When David Rockefeller was chairman and CEO of Chase Manhattan Bank (now part of JPMorgan Chase Bank) he created a strategy he called “management by wandering around.” That is, he would spend as much time as he could actually wandering around the bank’s headquarters talking to employees that he didn’t regularly come in contact with, from receptionists and secretaries to managers and vice presidents. He would inquire about lives and their families, but equally as important, he asked about their jobs—particularly, what challenges and problems they had when trying to do a good job—and what could be done to make things better. You can imagine how quickly bureaucratic roadblocks got fixed with a word by the Chairman, and the impact on employees, that he cared enough to talk to them—and actually listen.
Most financial advisors are “people people,” who enjoy meeting with their clients and helping them to live happier and more rewarding lives. Yet I’ve found that many firm owners don’t apply their people skills to their relationships with their employees. I don’t think it’s an exaggeration to say that, like David Rockefeller, most good leaders understand that their success largely depends on the people who work for them. Of course, as business owners, you’re free to treat your employees however you want (within the bounds of employment law). But if you don’t make them feel like valuable members of your team, your firm will be plagued by low morale and high turnover—and will never grow larger than your own abilities.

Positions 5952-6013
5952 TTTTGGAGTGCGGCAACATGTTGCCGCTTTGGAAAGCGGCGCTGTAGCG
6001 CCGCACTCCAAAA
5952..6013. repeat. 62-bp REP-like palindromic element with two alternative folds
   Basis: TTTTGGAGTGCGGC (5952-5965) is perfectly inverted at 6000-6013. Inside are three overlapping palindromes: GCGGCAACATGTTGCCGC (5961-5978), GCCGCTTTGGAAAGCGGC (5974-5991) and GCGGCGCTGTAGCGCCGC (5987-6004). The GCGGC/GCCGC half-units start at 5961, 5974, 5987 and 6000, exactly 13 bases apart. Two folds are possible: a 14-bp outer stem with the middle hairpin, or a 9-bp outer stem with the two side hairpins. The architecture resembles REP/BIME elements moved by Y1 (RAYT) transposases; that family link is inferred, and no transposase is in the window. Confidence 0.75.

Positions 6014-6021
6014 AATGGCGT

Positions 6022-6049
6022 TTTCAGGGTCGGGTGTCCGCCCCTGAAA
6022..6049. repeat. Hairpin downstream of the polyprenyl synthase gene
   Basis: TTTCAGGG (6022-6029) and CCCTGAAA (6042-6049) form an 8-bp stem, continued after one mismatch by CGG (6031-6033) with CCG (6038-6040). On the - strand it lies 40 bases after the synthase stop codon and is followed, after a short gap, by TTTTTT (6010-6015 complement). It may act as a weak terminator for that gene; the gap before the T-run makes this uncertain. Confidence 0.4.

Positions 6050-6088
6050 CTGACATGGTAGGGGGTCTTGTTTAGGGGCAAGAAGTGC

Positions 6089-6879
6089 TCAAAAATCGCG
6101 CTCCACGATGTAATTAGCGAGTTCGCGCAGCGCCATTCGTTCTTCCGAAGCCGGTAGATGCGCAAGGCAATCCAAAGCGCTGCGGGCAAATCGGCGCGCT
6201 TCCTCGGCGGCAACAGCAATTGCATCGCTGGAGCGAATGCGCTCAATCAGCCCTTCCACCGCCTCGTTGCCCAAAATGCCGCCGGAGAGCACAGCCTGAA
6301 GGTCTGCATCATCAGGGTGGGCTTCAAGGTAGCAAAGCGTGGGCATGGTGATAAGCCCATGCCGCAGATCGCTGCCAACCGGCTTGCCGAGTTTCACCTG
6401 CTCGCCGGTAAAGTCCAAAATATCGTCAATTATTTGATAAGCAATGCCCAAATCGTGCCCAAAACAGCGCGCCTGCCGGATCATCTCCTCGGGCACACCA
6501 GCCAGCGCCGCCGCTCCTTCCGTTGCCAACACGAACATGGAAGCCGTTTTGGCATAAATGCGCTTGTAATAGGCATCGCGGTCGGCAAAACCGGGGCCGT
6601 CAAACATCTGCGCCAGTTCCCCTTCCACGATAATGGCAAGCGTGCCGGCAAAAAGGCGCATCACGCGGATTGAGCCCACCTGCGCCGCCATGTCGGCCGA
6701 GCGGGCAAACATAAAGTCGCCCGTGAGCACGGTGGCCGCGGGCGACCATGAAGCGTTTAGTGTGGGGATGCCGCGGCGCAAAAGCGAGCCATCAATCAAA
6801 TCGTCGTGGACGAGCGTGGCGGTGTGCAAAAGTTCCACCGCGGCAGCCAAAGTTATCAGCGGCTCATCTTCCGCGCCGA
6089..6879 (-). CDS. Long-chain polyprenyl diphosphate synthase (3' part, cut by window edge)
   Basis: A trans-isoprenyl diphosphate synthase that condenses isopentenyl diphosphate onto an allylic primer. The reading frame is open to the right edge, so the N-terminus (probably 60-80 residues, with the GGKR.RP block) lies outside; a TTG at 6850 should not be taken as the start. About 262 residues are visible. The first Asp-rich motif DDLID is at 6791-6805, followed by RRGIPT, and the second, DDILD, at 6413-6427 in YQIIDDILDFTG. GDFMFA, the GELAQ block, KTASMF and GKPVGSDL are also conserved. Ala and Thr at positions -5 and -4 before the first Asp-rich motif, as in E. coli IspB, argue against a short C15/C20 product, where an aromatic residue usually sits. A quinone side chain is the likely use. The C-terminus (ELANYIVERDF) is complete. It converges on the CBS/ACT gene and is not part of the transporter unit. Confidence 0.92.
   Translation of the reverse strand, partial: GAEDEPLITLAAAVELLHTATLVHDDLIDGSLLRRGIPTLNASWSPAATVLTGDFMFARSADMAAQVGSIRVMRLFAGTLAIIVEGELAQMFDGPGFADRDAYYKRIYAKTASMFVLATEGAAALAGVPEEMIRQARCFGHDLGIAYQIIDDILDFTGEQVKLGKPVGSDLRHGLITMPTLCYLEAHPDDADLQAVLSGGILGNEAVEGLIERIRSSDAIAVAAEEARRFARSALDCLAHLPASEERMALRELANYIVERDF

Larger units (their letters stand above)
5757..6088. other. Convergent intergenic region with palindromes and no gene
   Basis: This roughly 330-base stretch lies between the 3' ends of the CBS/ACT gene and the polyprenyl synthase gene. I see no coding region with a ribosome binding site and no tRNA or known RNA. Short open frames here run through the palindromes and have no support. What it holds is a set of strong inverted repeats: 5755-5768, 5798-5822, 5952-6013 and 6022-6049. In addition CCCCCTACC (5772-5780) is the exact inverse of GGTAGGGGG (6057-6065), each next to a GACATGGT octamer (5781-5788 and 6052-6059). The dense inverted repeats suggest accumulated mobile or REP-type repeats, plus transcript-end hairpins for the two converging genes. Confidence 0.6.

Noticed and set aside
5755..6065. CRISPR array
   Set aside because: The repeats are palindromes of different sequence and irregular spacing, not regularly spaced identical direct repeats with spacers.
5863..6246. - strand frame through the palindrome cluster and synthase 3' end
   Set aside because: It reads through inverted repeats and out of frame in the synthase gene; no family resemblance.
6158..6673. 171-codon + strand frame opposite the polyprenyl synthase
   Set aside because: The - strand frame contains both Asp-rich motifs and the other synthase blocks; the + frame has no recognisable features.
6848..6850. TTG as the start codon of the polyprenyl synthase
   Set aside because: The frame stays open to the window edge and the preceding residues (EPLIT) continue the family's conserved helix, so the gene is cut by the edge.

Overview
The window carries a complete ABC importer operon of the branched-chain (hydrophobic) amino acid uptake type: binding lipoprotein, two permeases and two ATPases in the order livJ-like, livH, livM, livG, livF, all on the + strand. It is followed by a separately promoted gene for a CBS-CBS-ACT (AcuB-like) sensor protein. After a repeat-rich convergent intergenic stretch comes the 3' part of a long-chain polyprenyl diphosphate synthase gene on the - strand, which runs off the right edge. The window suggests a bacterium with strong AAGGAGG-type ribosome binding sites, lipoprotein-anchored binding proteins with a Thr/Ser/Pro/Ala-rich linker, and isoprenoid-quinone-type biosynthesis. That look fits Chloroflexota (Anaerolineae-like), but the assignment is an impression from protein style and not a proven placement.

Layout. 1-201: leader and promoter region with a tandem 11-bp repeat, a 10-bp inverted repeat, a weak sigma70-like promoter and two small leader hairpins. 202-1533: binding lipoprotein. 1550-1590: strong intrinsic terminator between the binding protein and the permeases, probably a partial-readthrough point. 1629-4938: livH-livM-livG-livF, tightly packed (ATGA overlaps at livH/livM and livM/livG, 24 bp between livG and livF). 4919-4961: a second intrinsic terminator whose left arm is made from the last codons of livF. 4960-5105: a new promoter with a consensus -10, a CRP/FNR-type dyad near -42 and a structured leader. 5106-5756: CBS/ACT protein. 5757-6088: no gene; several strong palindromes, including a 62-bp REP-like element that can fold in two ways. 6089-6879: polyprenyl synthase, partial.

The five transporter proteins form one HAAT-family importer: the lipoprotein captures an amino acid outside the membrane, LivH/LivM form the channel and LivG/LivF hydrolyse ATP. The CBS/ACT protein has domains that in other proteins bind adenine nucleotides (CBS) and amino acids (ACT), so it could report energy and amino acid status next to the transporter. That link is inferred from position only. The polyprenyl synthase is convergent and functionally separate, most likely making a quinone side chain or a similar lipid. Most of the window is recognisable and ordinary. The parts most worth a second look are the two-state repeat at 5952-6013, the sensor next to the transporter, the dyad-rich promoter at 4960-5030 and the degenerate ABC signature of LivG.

I currently have an owner-advisor client who’s a perfect example. He doesn’t know how to talk to his employees. He constantly gives them directives meant to be carried out to the letter, and doesn’t care about their thoughts and ideas. He has his employees so beaten down that they’ve stopped offering any opinions of their own, and simply carry out his instructions, no matter how harmful they maybe to their firm and its clients.
As you may have guessed, his firm has very high turnover and very low productivity. The problem, of course, is him. Yet, when I have discussions about what’s holding his firm back, he doesn’t want to listen to my opinion, either.
This may be an extreme example, but it’s not an uncommon problem. The really tragic part is that it’s not that hard to solve.